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Kittiwakes Flying Lofoten Kittiwakes Flying Lofoten Kittiwakes Flying Lofoten

An artic immersion and the imperative of preservation

Kittiwakes on the Lofoten Islands

Reading time: 5 min.

Close your eyes and let your focus turn inward. Picture the trembling leaves before a spring squall, the melodic call of a meadowlark, Carolina wren or curlew, or the distant crash of surf on a rocky shore. These are the priceless symphonies of our natural world. Now, envision the rugged coastlines of the Lofoten Islands amongst the Norwegian arctic where the air is filled with the chorus of black-legged kittiwakes, their graceful wings slicing through salty air as they tend to their cupped, mossy nests on old cabins, piers, cliffs, and headlands. Consider the breath of life and timeless beauty, ecological contribution, and spirited symphonies these circumpolar gulls bring to coastlines and oceans near and far. Their feathered presence is intertwined with the very fabric of windswept marine ecosystems that span our planet’s polar regions.

Two Kittiwakes sitting Kittiwake flying, dark
Kittiwake numbers in decline

Arriving at our cabin tucked away amongst outermost reaches of the Lofoten Islands, I found myself captivated by the sight of countless black-legged kittiwakes filling the fjords with their calls and bustling activity. Yet, beneath their seemingly abundant numbers lies a sobering truth: the black-legged kittiwake, once recognized as the most abundant gull species on Earth, is spiraling towards extinction. Climate change, overfishing, and habitat loss have all contributed to this decline, disrupting the availability of fish that kittiwakes rely on for sustenance and threatening nesting sites. Despite their vital role in the marine ecosystem, the decline of the kittiwake has gone largely unnoticed, even in the wild waters of the Norwegian Sea and the remote villages of northern Norway.

In response to these challenges, there is an urgent need for the public to connect with nature, become familiar with the kittiwake, and recognize their invaluable place amongst the great tapestry of life. As we confront a period of unprecedented biodiversity loss, it's crucial to recognize that we protect what we love. The more people who know the kittiwake, who recognize their call and understand their plight, the more they contribute immensely to their preservation as a critical cog in the great wheel of life on our home planet.

"One of the penalties of an ecological education is that one lives alone in a world of wounds."Aldo Leopold
Kittiwakes roof


Nature love as the driving force for its protection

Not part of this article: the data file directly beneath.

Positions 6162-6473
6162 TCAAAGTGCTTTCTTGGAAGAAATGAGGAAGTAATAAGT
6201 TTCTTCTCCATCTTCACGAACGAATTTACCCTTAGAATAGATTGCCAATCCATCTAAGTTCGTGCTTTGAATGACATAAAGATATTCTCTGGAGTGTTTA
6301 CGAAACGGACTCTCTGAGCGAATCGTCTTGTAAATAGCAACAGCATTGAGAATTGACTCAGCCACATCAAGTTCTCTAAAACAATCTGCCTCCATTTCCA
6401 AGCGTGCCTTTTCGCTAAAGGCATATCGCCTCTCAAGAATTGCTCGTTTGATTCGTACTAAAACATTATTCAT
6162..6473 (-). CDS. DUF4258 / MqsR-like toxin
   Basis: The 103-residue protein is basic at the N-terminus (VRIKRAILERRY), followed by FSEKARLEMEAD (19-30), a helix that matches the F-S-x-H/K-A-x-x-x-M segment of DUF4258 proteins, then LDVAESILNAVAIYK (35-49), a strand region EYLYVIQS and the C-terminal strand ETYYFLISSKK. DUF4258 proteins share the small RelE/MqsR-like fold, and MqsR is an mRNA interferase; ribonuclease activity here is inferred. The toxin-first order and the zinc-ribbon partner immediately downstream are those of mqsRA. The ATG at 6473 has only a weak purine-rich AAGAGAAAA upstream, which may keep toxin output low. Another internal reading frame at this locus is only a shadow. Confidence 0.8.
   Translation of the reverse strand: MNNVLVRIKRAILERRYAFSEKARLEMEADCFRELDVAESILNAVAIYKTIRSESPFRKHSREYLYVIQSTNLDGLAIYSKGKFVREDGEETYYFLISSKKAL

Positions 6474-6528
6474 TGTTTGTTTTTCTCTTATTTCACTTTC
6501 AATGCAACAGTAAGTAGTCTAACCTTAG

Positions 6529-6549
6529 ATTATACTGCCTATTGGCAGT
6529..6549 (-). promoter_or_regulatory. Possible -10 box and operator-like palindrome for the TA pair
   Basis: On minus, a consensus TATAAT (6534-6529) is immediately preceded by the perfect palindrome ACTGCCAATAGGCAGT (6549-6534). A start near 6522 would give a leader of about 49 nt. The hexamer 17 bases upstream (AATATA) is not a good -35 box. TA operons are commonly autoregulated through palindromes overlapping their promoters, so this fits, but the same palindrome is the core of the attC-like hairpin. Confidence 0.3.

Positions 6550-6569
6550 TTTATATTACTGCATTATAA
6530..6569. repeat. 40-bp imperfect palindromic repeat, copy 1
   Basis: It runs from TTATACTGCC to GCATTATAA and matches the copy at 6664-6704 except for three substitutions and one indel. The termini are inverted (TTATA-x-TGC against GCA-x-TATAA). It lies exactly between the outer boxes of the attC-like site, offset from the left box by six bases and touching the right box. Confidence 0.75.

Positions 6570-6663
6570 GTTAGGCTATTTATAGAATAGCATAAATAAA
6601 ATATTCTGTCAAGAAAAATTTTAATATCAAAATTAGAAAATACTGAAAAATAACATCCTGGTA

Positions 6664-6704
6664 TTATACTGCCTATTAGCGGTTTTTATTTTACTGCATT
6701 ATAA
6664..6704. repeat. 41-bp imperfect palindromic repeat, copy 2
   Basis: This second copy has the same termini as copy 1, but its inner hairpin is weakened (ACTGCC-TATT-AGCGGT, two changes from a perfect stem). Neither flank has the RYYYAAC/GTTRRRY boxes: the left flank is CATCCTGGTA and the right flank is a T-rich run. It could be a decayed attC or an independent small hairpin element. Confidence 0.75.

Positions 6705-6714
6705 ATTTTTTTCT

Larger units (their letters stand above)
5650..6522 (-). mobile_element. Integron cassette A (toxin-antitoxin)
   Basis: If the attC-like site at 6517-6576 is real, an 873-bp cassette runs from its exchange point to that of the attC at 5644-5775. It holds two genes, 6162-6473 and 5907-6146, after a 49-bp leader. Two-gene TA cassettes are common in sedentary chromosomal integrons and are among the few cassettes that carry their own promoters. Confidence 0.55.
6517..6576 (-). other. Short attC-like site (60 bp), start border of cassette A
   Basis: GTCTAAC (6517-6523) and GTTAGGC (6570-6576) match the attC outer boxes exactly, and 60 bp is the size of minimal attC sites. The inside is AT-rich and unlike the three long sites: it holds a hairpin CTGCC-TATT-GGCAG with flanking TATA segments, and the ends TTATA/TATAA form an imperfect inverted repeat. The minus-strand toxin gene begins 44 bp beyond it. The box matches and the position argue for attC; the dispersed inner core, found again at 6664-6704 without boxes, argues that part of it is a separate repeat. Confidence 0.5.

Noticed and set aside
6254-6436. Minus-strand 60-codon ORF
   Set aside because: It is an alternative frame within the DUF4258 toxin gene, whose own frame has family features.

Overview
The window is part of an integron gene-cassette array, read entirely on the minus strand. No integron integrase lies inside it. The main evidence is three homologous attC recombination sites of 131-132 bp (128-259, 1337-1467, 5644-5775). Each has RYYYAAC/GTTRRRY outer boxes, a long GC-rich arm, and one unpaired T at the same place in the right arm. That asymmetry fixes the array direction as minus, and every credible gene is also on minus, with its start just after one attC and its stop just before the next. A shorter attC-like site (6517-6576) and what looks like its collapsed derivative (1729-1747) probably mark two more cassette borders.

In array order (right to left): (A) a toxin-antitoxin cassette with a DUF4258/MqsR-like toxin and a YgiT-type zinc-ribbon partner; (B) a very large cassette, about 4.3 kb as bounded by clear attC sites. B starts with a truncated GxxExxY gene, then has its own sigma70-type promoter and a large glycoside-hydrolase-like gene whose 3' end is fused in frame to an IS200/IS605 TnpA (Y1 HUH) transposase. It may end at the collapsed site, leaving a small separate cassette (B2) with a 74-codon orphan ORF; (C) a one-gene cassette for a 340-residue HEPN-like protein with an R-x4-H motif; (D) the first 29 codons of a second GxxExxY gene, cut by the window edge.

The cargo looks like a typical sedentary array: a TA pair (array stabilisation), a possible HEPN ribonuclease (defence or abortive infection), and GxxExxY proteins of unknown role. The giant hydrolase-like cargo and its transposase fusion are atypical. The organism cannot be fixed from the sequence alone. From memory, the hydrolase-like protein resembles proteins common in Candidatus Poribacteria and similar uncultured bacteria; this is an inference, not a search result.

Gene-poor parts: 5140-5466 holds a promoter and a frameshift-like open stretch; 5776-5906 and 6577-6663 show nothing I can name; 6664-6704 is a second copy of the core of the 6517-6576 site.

This sentiment rings true today more than ever. From my early days exploring with a net and bucket to my graduate studies in food web ecology, I've witnessed the ecological wounds inflicted upon our planet. Climate change has emerged as a formidable threat to the black-legged kittiwake, altering their marine habitats and disrupting prey availability. Yet, amidst the challenges, there is hope. By fostering a deeper connection with nature, developing relationships with its beautiful, mysterious, and awe-inspiring flora and inhabitants, and sharing that passion with others, we can wield a potent and scalable impact on the preservation of our home planet, safeguarding the diversity of life on Earth. It starts with this simple reminder championed by the indominable Jane Goodall that each day we have impact on planet Earth, and it’s up to us to determine what we want that impact to be.

Out and about in the Marin Headlands, San Francisco - Charles Post ready to take a look through the SWAROVSKI OPTIK CL Pocket binoculars

About the Author:

Charles Post

is a Norway based ecologist, Explorers Club Fellow, and award-winning filmmaker with a love for birding and exploring the outdoors with his wife, Rachel Pohl and their Samoyed, Mr. Knute. Following nearly a decade of field work and studies at U.C. Berkeley, earning his bachelor and master’s degrees in ecology, Charles embarked on a creative journey, spanning topics from the decline of kittiwakes in the Norwegian arctic to the beauty and fragility of migrating raptors across North America.

For more information and fascinating adventures visit his Instagram account:  @charles_post.

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!!! FConsolati Wirsehenwaswirwissen1The AX Visio binoculars – our window into natureWe only see what we know Reading time: 5 min.